Thursday, May 12, 2016

Writing What You Know

“Write what you know,” said my first fiction instructor back in 1954. I was 17 and already a sophomore at the University of Oklahoma. Needless to say, I was in deep water and way over my head—at least socially. Due to this traditional writing advice, like most novelists, I drew from my personal life to write fiction.
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Book 1 
Grace Gets in Trouble
THE INCONVENIENT CORPSE, first book in my B&B mystery series, stars Grace Cassidy. She marries too young, loses her own identity trying to be perfect, and ends up broke and alone with a naked corpse in her room.



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Book 2Grace learns to spread her wings.


Book 3
Grace practices flying.
Through the series, Grace loses everything she owns, discovers her own personality, finds a new strength and her own autonomy.

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 Below is an article Grace has written for women on money, finances: 


MONEY TIPS FOR HAPPILY MARRIED WOMEN

(Or Who Think They Are)

by Grace Cassidy

Every woman should have money saved under her name alone. Married or not. Happy or not. In today’s world of changing mores and weakening family structure, a woman must always be able to support herself without help from anyone. Always have a bank account and a savings account under your own name and yours alone.

“Sounds selfish,” you say. “My husband loves me, and promises to always provide for me,” you say. “My husband takes care of all of our business,” you say.

That’s what I thought, too. Then suddenly the husband who adored me (or so I thought), ran off to the Cayman Islands with his secretary and took all of our resources with him. Most of it my family money. I was left with only the cash in my designer purse. (That purse, later sold on e-bay, was worth more than the money it held.)

“You would have credit cards!” you say.

Maybe so, but whatever you charge has to be repaid. By you. (This wasn’t a problem for me, since the girl friend called and reported each card as stolen.)

Be wise, and be safe. Here is what I suggest:

While still happily married start a savings account with some of your monthly household allowance. Be wise with the money under your control. Do you really need that $200 jar of night cream. After I was left penniless, I began using pig’s lard for night cream, and found that it worked as well as the fancy department store brand.

Jeans and T-shirts from Walmart or Target, that once I would never have even considered buying, looked great when I added an expensive scarf or brooch that I already owned.


You may never need this personal bankroll, but if your husband strays, or makes bad investments, or indulges in an unexpected midlife crisis, you are prepared to take care of yourself. And if necessary, care for an ill or injured husband who was smart enough to stick around. And with that advice, ladies, I leave to solve more mysteries. GC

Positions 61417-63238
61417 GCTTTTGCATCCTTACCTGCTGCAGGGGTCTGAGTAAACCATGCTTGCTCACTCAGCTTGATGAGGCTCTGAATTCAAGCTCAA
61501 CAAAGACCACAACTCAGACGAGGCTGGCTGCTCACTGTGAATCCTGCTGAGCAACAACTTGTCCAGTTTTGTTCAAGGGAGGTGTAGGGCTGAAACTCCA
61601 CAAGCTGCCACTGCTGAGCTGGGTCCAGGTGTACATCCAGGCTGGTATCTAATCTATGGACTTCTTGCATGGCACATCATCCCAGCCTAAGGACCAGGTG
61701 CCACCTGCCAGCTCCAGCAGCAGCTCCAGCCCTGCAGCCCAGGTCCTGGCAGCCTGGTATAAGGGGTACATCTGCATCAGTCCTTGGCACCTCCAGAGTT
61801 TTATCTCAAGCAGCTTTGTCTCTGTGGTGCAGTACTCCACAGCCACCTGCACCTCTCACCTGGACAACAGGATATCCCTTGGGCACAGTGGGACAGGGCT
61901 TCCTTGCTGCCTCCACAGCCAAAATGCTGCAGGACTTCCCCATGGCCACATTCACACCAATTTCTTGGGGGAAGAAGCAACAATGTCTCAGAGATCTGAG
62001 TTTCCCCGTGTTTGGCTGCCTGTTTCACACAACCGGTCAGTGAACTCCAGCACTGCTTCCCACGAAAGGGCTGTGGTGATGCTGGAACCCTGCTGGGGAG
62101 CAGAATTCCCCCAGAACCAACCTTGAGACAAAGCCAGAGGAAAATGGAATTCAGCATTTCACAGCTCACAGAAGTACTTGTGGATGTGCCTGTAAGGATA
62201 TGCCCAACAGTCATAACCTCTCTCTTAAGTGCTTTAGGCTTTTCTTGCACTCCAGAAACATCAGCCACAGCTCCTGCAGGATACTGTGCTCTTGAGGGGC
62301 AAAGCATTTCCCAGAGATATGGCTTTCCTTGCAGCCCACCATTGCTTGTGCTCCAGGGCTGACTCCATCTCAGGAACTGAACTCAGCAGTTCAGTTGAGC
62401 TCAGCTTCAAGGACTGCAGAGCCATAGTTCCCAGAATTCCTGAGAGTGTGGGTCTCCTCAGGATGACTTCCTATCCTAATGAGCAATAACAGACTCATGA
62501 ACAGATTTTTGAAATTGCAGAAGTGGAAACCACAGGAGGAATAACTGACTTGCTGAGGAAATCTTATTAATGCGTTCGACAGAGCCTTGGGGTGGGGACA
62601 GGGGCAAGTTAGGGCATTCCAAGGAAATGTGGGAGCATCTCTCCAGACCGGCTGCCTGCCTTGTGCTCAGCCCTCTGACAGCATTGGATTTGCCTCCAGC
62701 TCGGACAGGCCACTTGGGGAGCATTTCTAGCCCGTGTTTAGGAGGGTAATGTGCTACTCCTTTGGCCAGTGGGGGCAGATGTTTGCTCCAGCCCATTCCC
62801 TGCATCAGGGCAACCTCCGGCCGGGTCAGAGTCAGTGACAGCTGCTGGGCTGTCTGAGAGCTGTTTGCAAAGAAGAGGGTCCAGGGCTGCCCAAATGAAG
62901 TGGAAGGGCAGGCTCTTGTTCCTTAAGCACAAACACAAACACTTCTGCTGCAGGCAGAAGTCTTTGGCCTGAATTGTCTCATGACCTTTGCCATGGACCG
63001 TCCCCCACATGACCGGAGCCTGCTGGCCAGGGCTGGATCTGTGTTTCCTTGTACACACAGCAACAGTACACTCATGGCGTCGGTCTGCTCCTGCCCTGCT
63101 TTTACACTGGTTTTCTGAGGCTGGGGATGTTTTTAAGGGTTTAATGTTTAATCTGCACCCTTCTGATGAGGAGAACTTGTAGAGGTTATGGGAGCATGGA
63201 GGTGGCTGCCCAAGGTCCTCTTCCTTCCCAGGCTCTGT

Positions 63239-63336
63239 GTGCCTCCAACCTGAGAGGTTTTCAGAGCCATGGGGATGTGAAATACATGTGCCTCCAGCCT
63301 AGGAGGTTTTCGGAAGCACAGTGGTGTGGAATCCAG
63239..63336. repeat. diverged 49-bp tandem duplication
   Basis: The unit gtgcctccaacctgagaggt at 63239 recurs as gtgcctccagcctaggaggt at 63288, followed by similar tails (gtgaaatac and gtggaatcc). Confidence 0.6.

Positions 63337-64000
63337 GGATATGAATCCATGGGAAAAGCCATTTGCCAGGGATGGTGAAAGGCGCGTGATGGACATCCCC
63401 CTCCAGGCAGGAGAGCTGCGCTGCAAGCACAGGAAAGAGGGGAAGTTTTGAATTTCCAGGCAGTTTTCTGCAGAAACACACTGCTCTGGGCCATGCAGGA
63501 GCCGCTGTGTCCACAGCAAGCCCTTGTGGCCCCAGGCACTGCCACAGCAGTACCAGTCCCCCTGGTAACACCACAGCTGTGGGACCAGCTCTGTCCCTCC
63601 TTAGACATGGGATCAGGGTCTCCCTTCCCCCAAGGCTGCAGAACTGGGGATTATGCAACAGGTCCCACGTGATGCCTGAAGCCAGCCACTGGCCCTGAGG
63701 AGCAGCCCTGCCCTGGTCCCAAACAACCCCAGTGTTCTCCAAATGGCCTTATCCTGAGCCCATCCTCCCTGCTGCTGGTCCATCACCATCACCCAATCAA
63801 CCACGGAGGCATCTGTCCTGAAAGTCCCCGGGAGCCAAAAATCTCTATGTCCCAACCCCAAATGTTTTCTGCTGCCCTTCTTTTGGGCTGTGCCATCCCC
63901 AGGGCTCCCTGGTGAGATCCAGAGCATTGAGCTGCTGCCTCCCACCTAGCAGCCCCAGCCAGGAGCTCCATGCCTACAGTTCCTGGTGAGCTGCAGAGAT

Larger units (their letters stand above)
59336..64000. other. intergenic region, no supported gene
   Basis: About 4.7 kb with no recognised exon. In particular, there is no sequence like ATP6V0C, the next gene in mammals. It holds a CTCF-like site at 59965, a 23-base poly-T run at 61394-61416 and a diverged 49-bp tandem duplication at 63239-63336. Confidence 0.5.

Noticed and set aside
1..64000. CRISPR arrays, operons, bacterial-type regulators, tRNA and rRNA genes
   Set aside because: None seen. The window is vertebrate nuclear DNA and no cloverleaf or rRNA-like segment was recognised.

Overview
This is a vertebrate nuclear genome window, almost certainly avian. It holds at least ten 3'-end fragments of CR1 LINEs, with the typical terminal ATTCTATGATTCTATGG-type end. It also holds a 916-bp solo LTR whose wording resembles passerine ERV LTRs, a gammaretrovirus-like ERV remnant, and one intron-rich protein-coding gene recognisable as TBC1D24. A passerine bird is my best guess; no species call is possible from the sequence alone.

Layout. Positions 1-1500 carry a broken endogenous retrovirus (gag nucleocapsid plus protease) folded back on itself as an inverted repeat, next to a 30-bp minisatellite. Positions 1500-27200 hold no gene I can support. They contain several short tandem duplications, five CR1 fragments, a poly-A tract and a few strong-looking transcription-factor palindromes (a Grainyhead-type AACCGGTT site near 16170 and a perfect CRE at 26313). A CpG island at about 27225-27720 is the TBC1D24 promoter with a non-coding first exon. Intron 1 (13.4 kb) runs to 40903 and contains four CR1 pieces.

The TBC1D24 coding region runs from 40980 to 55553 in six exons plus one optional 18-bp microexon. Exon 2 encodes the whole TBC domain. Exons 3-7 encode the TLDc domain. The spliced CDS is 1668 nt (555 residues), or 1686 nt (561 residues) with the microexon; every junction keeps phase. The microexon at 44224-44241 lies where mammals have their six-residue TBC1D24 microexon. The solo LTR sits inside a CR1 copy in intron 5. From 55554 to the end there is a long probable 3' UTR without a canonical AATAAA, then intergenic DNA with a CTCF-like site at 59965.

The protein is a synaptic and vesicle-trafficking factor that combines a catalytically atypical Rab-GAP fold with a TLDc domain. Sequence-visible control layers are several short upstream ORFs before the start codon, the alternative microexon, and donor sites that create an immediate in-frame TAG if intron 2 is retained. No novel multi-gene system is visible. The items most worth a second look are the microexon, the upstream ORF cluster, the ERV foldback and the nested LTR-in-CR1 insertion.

Friday, May 6, 2016

Ten Things You Should Never Include in a Crime Novel

by Jean Henry Mead

I discovered an article in my files written by Andrea Campbell for The Writer magazine. It’s titled “10 Things Police Wish [Crime Writers] Would Omit" and I’m going to paraphrase here so as not to plagiarize:

Don’t have your cops always eating donuts. Most eat salads while on duty and they drink bottled water. They also work out to stay in shape, so if at least one of them mentions visiting a gym, it's realistic.

Policemen and veteran crime writers hate over-dramatization and not many real life detectives fight over a case. Crime writer Daryl W. Clemens is critical of plots where cops have a tug of war over a case that’s taken place on their jurisdiction border. They already have more work than they can handle.

Revolver silencers are another point of contention, according to crime writer Barbara D’Amato. She says, “Since the rotating cylinder is not closed, you can’t baffle the gasses” or muffle the sound.

Alcoholic policemen have been overdone and is another sore point for the police department. Former police officer and crime writer Robin Burcell wonder why so many fellow writers inject alcoholism into their plots.

Lone female detectives who search isolated areas without calling for backup is extremely foolhardy, according to writer Susan McBride. Make sure your woman detective alerts her partner or dispatcher of her plans and whereabouts.

Never tell a suspect to “Drop it, Pal,” because the gun could discharge when it’s dropped or tossed. Have the suspect place it on the ground and back away.

Never have police officers pointing their guns skyward, or what is referred to as “aiming at Jesus.” Police are trained to point a gun out and down, and directly ahead in preparation to discharge the weapon. Also, never have an officer jack a round into the gun’s chamber before entering a building. They always keep a round chambered, even in their holsters.

Don’t shatter a windshield. When hit by a bullet, there will be a small hole and spider web effect, even when hit several times.

Suspects are no longer called “perps,” unless your police department is located in New York, California, or a few other heavily populated areas. The term isn’t generally used anymore.